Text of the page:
We had a star on our team that particular year; his name is Langston Galloway. And Lang was an intern in my office as a communications and marketing major, and he was clearly both a great player and an outstanding student who was going to do more than basketball. So he was in one of the TV ads about when coach asks you for 50 reps and you do 100. That is the magis. And I had a Jesuit tap me on the shoulder and say in somewhat of a less than supportive way, “You know Joe, that is a great commercial, but we all know that is not the magis.” And I said: “Well, actually, Father, respectfully, I think I learned here to disagree with that. I think we all determine what the magis is for ourselves.”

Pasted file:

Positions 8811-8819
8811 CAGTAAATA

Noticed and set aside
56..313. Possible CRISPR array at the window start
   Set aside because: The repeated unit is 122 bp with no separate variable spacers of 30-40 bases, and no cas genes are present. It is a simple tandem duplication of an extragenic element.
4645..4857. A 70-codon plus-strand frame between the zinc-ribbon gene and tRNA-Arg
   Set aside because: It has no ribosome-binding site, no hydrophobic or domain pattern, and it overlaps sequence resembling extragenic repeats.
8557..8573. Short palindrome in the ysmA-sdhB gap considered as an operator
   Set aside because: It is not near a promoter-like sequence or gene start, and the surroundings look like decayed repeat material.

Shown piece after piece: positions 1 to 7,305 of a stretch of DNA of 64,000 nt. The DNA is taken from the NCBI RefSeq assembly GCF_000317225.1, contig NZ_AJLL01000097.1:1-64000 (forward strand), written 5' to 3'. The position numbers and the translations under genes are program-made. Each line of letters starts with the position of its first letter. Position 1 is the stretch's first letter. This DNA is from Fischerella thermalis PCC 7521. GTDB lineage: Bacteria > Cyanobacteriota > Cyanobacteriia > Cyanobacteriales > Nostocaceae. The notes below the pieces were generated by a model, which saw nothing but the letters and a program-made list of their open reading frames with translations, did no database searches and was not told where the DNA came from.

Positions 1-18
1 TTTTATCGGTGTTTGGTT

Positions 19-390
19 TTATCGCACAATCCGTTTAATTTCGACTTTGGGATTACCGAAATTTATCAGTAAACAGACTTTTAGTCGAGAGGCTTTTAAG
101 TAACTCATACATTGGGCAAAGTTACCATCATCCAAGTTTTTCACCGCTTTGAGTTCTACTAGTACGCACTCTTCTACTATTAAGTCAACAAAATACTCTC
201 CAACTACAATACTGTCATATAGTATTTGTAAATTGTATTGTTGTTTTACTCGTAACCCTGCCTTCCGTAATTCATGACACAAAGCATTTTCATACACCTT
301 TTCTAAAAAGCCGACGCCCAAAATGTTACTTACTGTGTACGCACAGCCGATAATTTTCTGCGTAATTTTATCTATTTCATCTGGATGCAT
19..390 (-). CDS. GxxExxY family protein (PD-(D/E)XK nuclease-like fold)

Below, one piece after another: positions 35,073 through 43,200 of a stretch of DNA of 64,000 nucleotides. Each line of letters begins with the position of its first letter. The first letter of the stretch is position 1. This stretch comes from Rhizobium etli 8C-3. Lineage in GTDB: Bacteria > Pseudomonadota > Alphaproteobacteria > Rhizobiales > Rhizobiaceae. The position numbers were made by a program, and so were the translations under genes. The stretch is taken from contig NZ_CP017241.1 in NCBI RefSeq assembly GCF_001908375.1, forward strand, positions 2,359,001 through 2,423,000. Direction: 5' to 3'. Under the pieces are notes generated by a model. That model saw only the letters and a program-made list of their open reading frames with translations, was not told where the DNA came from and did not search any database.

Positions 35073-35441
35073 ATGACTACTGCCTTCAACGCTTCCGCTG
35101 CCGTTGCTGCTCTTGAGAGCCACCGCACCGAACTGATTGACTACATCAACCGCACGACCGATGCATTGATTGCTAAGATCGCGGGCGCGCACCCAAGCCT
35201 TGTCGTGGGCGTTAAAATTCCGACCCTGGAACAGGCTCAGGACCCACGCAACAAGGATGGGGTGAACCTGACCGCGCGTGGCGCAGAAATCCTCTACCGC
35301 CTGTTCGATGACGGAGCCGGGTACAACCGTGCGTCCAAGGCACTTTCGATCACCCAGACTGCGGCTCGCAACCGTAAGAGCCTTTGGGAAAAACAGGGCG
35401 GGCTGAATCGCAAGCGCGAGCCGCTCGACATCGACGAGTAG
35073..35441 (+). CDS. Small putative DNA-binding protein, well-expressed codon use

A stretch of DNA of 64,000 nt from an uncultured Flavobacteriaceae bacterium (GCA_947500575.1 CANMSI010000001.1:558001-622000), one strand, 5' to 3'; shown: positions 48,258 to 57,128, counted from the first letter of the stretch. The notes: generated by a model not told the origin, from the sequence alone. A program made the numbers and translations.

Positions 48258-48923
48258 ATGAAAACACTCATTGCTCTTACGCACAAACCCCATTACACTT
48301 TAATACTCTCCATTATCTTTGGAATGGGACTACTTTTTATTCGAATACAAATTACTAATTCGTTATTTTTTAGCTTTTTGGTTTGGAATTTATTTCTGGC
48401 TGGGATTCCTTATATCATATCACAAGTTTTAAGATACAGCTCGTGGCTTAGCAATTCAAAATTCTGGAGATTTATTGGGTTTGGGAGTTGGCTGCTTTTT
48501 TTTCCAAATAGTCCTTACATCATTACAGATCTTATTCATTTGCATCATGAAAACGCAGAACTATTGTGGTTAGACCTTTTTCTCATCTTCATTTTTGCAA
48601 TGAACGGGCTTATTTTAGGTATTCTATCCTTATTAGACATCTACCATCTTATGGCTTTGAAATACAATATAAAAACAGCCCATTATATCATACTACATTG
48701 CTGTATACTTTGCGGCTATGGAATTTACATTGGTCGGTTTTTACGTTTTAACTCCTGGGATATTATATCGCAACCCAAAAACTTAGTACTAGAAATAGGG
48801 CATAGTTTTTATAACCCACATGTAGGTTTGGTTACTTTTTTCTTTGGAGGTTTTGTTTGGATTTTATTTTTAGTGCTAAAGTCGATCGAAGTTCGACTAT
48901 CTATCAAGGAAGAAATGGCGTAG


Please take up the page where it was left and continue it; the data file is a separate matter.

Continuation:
So fast forward about five years, Langston’s now in the N.B.A. making more than all of us combined ever will.
You are still employed, despite having talked back to a Jesuit.
Correct. And it was respectful. And Langston came in to ask for a letter of recommendation for our online M.B.A. program, and I am thinking to myself: This guy just signed a $21 million contract. I am guessing he does not need to worry about his career ladder. And I said, “So, what’s up?” And he said, “Well, you know I am not going to play forever, and when I am done, I want to open rec centers and gyms throughout the South”—where he is from—“for underprivileged communities, and I need to know the business models that will work for that.” And I would say, if that is not the magis, then we are in the wrong enterprise.